The Parent Trap 

In The New York Review, Kristen Martin has this piece on sociologist Kelley Fong’s new book addressing Child Protective Services; its overwhelming focus on underprivileged families; the lack of understanding among more privileged populations; and the need to acknowledge and address the social underpinnings of adversity: 

“Jessamine Chan’s debut novel, The School for Good Mothers, had the kind of release writers dream about. . . . It helped that Chan was telling the kind of ‘bad’ mother story that even wealthy white women like Hager could see themselves in. . . . 

The novel succeeds as a chilling thought experiment, imagining a world where technology has enabled the state to remold women to fit an upper-crust standard of motherhood. As [Arianna] Rebolini writes, The School for Good Mothers ‘forces the reader to contend with an uncomfortable question: If the state were to quantify what it means to be a good mother, would I pass the test?’

The thing is, the state already quantifies this, deciding who gets to parent their children. In focusing on the pressures privileged mothers inflict on one another instead of the societal forces that actually make families vulnerable to CPS intervention, Chan turns a real state system into a metaphor that encourages us to misconstrue whose parental rights are precarious. The novel may cause more affluent readers to reflect on how they might be judged for their parenting choices, but it doesn’t help us understand or feel compassion toward marginalized women for whom motherhood is already dystopian.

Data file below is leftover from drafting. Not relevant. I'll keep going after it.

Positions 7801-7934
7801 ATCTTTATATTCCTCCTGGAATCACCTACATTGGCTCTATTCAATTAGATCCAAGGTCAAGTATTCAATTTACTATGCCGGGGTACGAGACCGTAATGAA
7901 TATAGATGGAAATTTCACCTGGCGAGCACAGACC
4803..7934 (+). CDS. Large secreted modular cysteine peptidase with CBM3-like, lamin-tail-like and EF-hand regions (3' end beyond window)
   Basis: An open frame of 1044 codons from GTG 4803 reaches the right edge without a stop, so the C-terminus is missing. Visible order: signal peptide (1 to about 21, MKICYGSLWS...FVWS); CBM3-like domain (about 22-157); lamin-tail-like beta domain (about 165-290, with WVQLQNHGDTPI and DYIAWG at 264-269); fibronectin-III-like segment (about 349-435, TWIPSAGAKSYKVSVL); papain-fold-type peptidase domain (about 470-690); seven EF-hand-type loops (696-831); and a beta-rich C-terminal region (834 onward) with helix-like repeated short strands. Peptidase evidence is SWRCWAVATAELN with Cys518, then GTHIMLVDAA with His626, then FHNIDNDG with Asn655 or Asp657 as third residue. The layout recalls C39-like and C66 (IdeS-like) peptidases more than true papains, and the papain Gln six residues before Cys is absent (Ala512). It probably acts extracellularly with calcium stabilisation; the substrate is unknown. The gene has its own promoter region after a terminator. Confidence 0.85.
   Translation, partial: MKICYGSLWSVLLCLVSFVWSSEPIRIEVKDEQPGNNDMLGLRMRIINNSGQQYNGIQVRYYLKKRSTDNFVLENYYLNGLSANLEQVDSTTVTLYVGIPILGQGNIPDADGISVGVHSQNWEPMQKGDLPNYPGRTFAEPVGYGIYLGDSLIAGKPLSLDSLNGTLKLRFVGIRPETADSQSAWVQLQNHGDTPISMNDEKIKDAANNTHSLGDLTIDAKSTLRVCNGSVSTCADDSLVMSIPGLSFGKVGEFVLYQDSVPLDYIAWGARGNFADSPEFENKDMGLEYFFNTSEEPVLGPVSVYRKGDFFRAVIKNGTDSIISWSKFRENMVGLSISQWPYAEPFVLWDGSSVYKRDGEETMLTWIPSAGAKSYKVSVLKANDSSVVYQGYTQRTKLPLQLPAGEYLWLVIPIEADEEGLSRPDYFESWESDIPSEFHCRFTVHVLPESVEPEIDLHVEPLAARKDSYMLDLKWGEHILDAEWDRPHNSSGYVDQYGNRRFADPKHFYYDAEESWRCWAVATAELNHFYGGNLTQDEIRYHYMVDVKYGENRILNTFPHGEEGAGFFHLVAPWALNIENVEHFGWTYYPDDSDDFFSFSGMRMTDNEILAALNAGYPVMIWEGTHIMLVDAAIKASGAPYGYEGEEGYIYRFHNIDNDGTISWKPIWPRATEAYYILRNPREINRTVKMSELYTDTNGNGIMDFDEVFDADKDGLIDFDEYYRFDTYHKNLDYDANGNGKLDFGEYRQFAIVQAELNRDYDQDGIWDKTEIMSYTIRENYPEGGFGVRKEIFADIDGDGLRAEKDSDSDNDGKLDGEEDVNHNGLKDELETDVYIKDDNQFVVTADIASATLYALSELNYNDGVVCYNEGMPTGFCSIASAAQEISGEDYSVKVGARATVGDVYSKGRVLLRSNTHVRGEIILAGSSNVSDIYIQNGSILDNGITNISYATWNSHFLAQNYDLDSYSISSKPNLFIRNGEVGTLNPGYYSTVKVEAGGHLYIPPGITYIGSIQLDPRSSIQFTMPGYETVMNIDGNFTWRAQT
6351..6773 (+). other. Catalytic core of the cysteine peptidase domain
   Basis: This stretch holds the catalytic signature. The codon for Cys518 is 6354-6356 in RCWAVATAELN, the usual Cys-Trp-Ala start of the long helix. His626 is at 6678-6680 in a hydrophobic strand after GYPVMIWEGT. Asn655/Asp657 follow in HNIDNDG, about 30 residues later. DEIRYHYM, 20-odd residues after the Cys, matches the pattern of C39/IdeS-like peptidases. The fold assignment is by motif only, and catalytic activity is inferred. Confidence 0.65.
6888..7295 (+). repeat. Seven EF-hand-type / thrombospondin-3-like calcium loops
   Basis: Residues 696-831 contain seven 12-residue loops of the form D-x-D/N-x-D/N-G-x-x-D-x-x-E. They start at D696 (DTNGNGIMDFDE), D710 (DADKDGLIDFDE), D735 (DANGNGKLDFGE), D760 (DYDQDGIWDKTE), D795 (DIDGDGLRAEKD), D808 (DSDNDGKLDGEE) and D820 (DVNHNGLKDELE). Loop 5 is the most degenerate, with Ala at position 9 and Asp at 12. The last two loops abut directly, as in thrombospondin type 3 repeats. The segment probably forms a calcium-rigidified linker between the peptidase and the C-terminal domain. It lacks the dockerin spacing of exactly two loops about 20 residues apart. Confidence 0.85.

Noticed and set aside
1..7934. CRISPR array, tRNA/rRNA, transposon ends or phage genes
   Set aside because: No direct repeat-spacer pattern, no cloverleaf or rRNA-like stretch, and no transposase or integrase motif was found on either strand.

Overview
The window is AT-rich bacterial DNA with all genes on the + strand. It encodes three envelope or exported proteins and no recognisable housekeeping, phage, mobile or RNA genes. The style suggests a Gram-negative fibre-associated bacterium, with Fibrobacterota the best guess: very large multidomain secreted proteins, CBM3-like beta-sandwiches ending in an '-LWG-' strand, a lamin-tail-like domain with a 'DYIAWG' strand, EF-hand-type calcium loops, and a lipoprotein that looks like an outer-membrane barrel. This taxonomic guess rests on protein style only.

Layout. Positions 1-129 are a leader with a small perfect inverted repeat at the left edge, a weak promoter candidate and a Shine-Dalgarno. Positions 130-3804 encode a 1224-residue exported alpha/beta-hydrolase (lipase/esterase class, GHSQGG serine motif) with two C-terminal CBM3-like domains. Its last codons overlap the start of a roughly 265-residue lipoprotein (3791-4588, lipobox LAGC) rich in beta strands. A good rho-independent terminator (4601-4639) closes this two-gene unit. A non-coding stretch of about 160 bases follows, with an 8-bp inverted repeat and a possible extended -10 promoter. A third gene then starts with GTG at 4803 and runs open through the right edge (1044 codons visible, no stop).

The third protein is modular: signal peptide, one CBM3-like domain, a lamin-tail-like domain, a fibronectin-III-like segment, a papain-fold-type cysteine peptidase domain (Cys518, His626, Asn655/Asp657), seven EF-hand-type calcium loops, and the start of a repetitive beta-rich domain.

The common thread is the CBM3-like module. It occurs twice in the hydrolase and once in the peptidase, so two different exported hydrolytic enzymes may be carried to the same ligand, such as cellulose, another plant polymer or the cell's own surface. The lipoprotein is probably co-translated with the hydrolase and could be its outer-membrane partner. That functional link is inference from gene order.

Kelley Fong’s new book, Investigating Families: Motherhood in the Shadow of Child Protective Services, crucially illuminates the perspectives of women tangled in the system’s web. Fong is a sociologist, and Investigating Families is based on rare firsthand access to CPS investigations and in-depth interviews with dozens of impacted mothers—the kind of mothers upper-middle-class readers don’t typically find relatable. Americans who live in well-off, majority-white neighborhoods might think about CPS only when fictions like The School for Good Mothers lead them to imagine themselves caught up in the system, or when they come across news stories about horrific child abuse cases. Fong writes:

‘We see these headlines, we hear about children who die from abuse or neglect—nearly two thousand each year, according to federal data—and it’s human nature to want to do everything we can to rescue children from that fate.’”

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